4 min read
Cloud Cost Optimizer with Governance and Security Oversight
By: John Tsuetaki on December 8, 2022
In today's highly competitive enterprise market, quick ROI is one of the measures of success. As a result, many enterprises have moved into the cloud arena, especially the AWS cloud. AWS is one of the enterprise market's most efficient and preferred cloud services. These technologies help enterprises achieve scalability, cut costs, and attract profits.
However, on the other side, as an AWS user, you also know that these resources no longer have fixed costs and are charged by the hour, which can be pretty cumbersome.
So, if you're the one who is wondering after all the work of migrating whether it's better to stay on-premises due to the increasing cloud costs, you're not alone. Many companies sail on the same boat and want to identify why cloud spending grows and how to cut unnecessary cloud expenses.
To do this, you must first reassess your cloud deployment. This will help you get a clear picture of your cloud cost and the recommendations to optimize it.
Hence, this article uncovers cloud optimization assessment, how it works, why you must take this into your regular practice, and the most common cloud issues.
What is Cloud Optimization Assessment, and How it Works?
A cloud optimization assessment, the name itself says, is used to assess/examine your cloud deployment and provides you with full visibility into your cloud costs and an actionable roadmap of recommendations which will result in an updated and optimized environment that will save cost and improve performance.
Typically, it assesses unused instances, unused waste, reserved instances (RI), and rightsizing to find opportunities to enhance architecture and governance.
During the assessment period, your cloud invoices will be analyzed by experts to find the most cost-effective ways to save without disrupting your operations.
You can even get better pricing if you re-architect your environment. However, if you need more time or a maintenance window for that project scale, many easy-to-deploy solutions can quickly mark your bill.
As part of an assessment, the first thing an assessment aims to identify is the low-hanging fruit, which requires no architectural redesign. This is followed by governance and tagging initiatives before assessing more granular architectural changes that would affect downtime and utilization.
The Importance of Cloud Optimization Assessment
Cloud spending can quickly spin out of control. For instance, a large food industry stored vast amounts of data in a hot cloud storage environment. Yet, it didn't leverage the best practices in its lifecycle policy or take advantage of cost-saving cold storage in AWS.
A cloud assessment analyzed the run rate cost depending on how frequently the company accessed the data in the hot storage. As a result, much of it could be somewhere other than where it was, so the company cut its storage spending by more than half.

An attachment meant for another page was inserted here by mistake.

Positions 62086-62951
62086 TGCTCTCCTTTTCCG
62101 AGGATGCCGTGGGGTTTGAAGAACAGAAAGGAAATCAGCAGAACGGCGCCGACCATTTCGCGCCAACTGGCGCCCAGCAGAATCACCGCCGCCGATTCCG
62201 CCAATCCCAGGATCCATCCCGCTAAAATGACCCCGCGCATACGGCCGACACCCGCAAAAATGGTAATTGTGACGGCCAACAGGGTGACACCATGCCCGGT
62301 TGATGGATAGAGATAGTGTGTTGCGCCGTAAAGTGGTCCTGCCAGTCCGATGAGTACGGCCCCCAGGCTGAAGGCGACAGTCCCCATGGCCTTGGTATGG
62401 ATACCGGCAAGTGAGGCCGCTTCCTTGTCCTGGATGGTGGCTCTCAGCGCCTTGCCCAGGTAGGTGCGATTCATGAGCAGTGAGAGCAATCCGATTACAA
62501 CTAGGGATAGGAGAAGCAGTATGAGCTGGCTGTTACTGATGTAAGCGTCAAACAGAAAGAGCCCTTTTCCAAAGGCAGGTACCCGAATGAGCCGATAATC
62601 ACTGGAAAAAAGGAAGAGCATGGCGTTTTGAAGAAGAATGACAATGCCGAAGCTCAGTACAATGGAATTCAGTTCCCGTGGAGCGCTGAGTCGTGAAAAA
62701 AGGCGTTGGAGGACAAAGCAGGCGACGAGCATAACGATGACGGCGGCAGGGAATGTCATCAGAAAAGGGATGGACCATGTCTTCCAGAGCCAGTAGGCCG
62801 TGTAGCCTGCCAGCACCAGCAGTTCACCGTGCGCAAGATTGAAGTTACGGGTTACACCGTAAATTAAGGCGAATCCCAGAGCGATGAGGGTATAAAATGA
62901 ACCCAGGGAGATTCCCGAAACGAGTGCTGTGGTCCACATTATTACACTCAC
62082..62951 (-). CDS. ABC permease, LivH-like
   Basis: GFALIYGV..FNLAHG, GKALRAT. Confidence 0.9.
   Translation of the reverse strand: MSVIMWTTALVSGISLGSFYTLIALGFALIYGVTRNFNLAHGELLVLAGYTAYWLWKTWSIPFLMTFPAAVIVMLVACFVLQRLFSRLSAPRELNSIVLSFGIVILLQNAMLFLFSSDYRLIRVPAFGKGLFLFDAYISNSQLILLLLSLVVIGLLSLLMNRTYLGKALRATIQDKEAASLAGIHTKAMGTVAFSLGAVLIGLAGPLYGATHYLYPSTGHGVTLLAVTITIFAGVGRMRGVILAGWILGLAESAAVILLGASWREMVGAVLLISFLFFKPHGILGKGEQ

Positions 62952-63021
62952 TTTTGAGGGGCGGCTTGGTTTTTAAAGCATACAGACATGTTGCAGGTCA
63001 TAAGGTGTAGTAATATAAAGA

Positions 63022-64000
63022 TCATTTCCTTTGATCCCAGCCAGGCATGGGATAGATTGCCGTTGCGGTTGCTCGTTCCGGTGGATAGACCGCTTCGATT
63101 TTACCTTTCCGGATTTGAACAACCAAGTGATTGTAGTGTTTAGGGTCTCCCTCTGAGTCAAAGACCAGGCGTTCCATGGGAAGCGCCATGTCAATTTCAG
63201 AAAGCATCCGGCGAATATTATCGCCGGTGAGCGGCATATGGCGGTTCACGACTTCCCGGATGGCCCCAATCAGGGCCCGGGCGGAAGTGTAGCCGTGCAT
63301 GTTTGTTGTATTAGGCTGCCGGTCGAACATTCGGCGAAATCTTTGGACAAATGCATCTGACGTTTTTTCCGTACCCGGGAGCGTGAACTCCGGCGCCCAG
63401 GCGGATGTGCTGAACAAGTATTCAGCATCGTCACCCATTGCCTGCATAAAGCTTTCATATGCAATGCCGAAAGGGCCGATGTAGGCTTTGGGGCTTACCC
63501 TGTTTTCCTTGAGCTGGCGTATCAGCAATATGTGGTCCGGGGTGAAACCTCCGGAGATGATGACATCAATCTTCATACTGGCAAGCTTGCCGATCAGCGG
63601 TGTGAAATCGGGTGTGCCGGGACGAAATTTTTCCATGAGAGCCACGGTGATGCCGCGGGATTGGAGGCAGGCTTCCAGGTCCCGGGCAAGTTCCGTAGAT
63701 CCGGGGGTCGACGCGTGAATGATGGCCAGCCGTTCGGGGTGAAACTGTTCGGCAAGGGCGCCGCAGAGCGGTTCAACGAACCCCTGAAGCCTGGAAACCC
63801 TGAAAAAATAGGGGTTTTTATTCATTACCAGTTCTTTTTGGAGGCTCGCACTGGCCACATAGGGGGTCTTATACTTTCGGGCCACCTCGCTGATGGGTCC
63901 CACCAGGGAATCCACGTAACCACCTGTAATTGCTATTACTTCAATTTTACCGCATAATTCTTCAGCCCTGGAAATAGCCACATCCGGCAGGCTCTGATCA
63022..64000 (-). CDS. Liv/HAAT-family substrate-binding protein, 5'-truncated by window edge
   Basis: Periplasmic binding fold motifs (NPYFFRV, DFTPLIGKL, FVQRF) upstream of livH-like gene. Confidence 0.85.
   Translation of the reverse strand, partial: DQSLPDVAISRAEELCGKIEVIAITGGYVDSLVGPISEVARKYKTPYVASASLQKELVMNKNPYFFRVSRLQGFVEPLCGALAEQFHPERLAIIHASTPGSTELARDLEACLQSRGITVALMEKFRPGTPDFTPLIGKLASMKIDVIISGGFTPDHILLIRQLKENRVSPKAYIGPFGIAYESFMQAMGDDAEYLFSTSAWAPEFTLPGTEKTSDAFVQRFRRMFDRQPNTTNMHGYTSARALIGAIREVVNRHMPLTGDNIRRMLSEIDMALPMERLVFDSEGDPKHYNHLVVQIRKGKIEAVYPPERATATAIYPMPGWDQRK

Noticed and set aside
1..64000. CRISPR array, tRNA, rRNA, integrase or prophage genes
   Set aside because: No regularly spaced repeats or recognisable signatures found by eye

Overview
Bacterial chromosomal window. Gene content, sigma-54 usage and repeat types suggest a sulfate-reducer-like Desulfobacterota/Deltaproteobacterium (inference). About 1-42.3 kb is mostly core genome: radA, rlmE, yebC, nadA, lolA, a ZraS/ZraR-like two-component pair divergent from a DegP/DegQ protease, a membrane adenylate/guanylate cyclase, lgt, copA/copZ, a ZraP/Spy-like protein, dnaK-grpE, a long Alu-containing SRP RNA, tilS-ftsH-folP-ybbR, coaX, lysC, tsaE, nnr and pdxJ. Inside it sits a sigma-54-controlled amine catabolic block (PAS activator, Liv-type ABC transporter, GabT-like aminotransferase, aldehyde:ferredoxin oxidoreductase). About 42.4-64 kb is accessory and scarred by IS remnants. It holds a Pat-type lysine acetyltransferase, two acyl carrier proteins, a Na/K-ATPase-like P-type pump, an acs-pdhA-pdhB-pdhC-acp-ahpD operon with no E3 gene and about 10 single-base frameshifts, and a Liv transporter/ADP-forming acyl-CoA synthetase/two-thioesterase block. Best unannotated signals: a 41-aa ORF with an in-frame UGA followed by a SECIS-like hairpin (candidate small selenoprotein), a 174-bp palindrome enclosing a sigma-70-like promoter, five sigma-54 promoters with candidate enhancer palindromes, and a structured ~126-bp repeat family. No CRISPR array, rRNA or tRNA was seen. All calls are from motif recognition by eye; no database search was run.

Furthermore, every organization we've encountered must optimize something in their cloud. But unfortunately, there's a big gap in cloud skills. Apart from the largest enterprises, most organizations lack in-house talent with the knowledge or time to continuously assess their organization's cloud deployment.
The cost savings will not only justify a fresh look at your cloud environment. However, it's not all about cost. Instead, the results of an assessment will show whether a resource is being under or overutilized, and you can adjust the application to best suit the environment in which it is deployed.
Additionally, many organizations use the savings from optimization to improve additional cloud migrations. If you have migrated some of your operations to the cloud and wish to migrate others, an assessment could reveal savings that can make room for that move's budget.
The Most Common Cloud Issues
When performing cloud optimization assessments, we often identify that organizations need a defined RI strategy. Lack of defined RI strategy can result in loss of money.
Sometimes, workloads and virtual machines (VMs) might run 24/7 when there's no need. Therefore, one of the several RI purchasing options might make more sense regarding budget and overall discount percentage than another.
Rather than simply purchasing RI for everything, a strong RI strategy includes checking what reservations are expiring, what RI is being unused, and converting, modifying, or selling them back into the marketplace.
Another common issue is that organizations need to leverage the latest resources from their cloud providers. For example, AWS and Azure frequently introduce new instance types with better performance capabilities and per-hour cost. As long as you take advantage of their updates every few months, their commitment to updating their offerings might help you achieve your business goals.
A cloud is very different from a traditional data center, where resources are reviewed every six months or every three years, in line with the traditional hardware lifecycle.
However, depending on your organization's use, a cloud deployment must be reviewed daily to quarterly to ensure you're using the best solutions from AWS to increase your savings.
You can even maximize your budget and increase the efficiency of your deployment if you could work with an advanced tier partner, like Global Technology Solutions (GTS). As an approved partner, GTS, may also cut your cloud bill in half with a cloud optimization assessment.
Get in touch with us today to learn more.